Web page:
To help Filipinos and especially people with disabilities to provide for themselves and their families following the devastation of Typhoon Haiyan, Handicap International runs a “cash-for-work” program that employs local people to clean up storm debris. Below, Philippe Pascal, who recently returned home after managing the project for six months, talks about the program and the impact it’s having.
In January 2014, following two months of emergency humanitarian response work, I focused my efforts on our cash-for-work project. We began by doing careful assessments to identify vulnerable individuals in local municipalities around Tacloban who could benefit from the program. That way we knew we’d hire people who’d really benefit from a wage or from being involved in their communities.
Most of our cash-for-work teams are made up of people with disabilities, older people, and deeply impoverished people. Once identified, we give those individuals the option of having a relative or caretaker participate on the work crew in their place, but they usually want to take part in the clear-up operations themselves.
We adapt work assignments so that people with disabilities can make an impact. We hired one blind man, for example, who did weeding with the help of a relative. He wanted to show his community that he could work, and that there was no need for him to be separated from everyone else, either in this situation or any other. We also hire people in wheelchairs to do stock management.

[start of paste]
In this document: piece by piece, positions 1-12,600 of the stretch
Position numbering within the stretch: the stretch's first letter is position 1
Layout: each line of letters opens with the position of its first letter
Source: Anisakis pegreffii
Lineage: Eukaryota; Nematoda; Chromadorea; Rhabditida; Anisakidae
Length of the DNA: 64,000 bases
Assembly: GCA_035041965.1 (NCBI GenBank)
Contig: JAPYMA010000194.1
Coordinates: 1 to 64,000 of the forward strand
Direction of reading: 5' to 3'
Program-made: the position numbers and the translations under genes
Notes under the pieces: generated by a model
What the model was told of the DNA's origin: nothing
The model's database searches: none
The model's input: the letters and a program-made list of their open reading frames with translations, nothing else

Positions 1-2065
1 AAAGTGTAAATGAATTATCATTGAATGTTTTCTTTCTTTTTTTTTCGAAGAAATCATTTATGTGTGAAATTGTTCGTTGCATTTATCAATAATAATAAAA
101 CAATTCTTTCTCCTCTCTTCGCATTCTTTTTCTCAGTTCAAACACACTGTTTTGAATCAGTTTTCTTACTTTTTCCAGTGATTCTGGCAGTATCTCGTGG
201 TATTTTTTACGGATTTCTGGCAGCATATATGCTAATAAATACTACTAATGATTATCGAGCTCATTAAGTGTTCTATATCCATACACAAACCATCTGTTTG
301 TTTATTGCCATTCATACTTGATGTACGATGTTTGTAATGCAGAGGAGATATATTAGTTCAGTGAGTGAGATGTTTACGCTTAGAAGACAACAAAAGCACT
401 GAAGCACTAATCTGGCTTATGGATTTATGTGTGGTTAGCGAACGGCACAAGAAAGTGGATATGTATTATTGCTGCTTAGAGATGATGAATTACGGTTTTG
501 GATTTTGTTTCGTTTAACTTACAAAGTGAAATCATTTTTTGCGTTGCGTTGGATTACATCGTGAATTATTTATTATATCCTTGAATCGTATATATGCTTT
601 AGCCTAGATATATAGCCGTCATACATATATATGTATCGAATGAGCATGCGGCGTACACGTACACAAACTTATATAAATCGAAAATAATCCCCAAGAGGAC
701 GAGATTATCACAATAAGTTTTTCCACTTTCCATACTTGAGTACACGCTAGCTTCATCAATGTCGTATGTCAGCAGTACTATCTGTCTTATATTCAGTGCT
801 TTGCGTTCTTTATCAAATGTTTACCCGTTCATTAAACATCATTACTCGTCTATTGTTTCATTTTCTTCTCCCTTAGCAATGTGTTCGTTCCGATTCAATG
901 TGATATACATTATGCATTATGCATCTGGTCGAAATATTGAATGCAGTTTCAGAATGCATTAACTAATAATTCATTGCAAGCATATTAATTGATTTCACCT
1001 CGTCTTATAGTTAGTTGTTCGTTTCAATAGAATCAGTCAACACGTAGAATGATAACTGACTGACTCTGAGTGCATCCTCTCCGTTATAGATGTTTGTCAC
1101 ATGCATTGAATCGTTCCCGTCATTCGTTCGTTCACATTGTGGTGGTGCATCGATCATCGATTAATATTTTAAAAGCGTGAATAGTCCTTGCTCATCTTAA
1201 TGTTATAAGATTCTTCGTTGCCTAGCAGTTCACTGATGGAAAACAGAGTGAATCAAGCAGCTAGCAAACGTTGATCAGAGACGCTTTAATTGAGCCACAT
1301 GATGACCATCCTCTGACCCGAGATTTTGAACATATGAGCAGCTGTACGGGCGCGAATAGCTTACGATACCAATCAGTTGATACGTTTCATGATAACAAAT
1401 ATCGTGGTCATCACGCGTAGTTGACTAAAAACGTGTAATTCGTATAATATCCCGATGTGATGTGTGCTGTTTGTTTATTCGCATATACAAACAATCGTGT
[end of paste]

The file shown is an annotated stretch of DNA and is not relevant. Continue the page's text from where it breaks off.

The 870 Filipinos who have taken part in the project so far have helped clear a lot of debris, including from secondary roads leading to cut-off areas, and from really important community areas like schools, markets, churches, and basketball courts. Basketball is the most popular sport in this area, and it really brings the young people together, so we make a special effort to clear and repair courts. There are courts everywhere, and most of them were at least partly damaged and pose a danger to the children who gather there. So far we have restored 17 courts.
We also help the community by hiring improvised people. Most of these people found it very hard to make ends meet before the typhoon and so lacked the resources to rebuild after the storm. By hiring them, we inject a little cash into their families and communities. This sort of assistance is vital.
Everyone we hire does something they are capable of doing and actually we notice that the work is accomplished pretty quickly. The commitment shown by everyone involved, along with a great team spirit, means we make a lot of progress. I was really touched by the fact that each of the communities I worked with was genuinely grateful for what we’d done.
However, Filipinos will still need a lot of help over the next few years to get back on track. We’re just at the start of the reconstruction effort and it’ll take a long time for each community to reorganize itself and start earning a regular income again. So, if you can help, please lend a hand.